پیش بینی مصرف انرژی و ریسک تقاضای بیش از حد در سیستم توزیع
|کد مقاله||سال انتشار||مقاله انگلیسی||ترجمه فارسی||تعداد کلمات|
|2839||2005||8 صفحه PDF||سفارش دهید||2104 کلمه|
Publisher : Elsevier - Science Direct (الزویر - ساینس دایرکت)
Journal : Physica A: Statistical Mechanics and its Applications, Volume 355, Issue 1, 1 September 2005, Pages 46–53
An empirical model for prediction of energy consumption in a distribution system is described. The model resembles a normalized radial basis function neural network whose neurons contain prototype joint data about the consumption process and the environment. A set of prototype patterns of consumption and environmental variables is formed from a record of a multi-component time series by a self-organized process. Prediction of energy consumption is performed by a conditional average estimator based upon known prototype patterns and given future values of environmental variables. Importance of these variables for the prediction is determined by a genetic algorithm. Prediction performance of the model is tested on a one-year-long consumption record of a gas distribution system. Prediction error is determined by the difference between predicted and actually observed consumption. Its value depends on time and amounts to a few percent of the actual consumption. The probability distribution of prediction error is estimated from a properly selected time interval of prediction. This distribution can be used to estimate the risk of energy demand beyond some prescribed value. For an optimization of the distribution process, a cost function that includes operation and control costs of a distribution system as well as penalties related to excess energy demand is proposed. Its minimum corresponds to an economically optimal energy distribution.
Energy distribution systems exhibit appreciable fluctuations of energy consumption over shorter and longer time intervals. These fluctuations are a consequence of the changing needs of clients that are related to the population activity and environmental conditions. A distributor must satisfy the guaranteed energy demand of clients and should not exceed the contractually determined energy supply of providers. Thus the basic task of a distributor is to minimize the difference between requested and provided energy amounts by control actions in a way to achieve maximal economic profit. For this purpose, a reliable prediction  of energy consumption  is needed. One of the basic tasks of prediction is the estimation of excess energy demand risk, since it is related with an excess cost. Energy consumption is generally a high-dimensional complex process that depends on deterministic and random components. Deterministic components can be analytically described by characteristics of the distribution system and some variables that characterize the influence of the environment. Conversely, random components cannot be described analytically but only probabilistically. Reduction of the related uncertainty in system description can be achieved by properly accounting various environmental variables and their influence on energy consumption. A non-parametric regression  and genetic algorithm  are applied for this purpose.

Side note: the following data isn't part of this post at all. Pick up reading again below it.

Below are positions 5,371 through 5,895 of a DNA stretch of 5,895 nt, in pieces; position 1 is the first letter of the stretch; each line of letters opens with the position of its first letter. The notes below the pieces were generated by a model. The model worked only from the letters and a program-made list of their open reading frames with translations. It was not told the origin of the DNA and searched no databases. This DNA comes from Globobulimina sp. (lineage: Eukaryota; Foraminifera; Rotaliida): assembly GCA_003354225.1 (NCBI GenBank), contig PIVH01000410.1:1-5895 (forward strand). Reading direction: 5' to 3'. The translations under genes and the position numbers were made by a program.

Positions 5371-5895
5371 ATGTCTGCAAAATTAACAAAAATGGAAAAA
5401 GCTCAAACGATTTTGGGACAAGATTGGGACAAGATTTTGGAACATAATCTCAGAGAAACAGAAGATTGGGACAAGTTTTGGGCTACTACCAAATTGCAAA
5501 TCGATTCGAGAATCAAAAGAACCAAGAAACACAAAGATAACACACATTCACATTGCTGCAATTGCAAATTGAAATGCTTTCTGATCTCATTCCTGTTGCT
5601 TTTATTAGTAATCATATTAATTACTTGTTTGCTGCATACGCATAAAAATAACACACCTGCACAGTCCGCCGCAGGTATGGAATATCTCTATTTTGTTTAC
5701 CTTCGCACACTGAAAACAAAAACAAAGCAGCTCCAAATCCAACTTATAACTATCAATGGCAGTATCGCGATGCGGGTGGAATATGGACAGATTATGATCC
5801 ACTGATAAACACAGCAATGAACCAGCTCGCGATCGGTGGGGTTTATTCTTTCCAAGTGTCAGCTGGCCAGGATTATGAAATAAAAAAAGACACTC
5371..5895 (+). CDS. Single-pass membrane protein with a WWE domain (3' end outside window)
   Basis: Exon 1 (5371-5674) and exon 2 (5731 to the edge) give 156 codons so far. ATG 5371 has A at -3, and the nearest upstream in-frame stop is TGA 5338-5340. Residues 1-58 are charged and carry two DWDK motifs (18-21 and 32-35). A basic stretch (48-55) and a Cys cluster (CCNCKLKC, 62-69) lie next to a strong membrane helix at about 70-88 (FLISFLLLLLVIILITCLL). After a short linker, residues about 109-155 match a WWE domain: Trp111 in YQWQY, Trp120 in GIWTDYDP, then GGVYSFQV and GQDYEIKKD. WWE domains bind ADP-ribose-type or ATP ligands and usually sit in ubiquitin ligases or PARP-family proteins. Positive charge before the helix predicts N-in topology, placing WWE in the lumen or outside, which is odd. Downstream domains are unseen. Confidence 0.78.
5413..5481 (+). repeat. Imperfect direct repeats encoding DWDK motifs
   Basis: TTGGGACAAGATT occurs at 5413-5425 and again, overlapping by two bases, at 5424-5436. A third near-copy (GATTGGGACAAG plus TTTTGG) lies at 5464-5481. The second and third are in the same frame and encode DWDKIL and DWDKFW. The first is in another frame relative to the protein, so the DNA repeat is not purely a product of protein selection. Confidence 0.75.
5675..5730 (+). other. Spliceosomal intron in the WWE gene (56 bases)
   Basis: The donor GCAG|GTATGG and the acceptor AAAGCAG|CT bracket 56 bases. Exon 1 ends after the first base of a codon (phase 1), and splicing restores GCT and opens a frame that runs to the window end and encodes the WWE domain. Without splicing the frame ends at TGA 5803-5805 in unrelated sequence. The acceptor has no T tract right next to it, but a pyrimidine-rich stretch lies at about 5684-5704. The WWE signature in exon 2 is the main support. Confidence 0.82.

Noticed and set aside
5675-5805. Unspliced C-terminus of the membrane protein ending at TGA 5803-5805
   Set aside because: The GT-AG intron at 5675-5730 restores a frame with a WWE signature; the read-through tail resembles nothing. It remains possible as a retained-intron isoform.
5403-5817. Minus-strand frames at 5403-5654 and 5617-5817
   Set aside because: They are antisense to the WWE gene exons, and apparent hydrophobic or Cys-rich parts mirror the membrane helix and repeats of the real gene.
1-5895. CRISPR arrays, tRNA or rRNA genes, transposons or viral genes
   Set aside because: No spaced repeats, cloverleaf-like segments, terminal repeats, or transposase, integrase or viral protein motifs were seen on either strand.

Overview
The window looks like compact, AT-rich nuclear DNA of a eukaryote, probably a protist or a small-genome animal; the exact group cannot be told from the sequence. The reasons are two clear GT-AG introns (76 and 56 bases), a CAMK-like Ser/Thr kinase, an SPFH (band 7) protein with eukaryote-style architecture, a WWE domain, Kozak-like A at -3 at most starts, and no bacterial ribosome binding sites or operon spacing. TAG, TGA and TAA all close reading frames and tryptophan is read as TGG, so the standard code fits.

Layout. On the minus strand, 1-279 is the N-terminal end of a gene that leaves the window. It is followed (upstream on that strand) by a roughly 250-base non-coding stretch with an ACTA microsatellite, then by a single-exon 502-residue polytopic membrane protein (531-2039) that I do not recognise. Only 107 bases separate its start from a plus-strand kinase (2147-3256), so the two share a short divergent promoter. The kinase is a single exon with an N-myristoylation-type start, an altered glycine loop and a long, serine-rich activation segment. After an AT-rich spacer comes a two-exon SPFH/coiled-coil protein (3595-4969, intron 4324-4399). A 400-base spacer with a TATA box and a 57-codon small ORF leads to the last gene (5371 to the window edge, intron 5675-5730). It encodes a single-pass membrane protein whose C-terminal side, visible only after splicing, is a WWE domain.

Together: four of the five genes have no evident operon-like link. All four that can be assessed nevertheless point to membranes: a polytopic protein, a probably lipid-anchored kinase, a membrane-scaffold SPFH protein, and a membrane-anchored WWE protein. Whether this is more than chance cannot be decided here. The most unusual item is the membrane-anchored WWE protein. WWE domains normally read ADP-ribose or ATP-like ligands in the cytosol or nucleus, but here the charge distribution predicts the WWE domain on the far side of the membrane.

نتیجه گیری انگلیسی
This paper presents a new empirical modeling approach to prediction and optimal control of energy distribution systems. A new method for optimal estimation of prediction error is proposed. Based on the prediction error, the accuracy of the predicted energy consumption can be estimated. This further enables the introduction of the system cost function on which an optimal system control can be determined. The quality and applicability of the model has been tested on a gas distribution system of a typical Slovenian city. The difference between predicted and actually observed consumption amounts to only a few percent of the actual consumption. A properly selected weighting function for the prediction error indicator can enhance the overall quality of the model considerably. The selection must be carried out in connection with a specific optimization goal for which the model is used.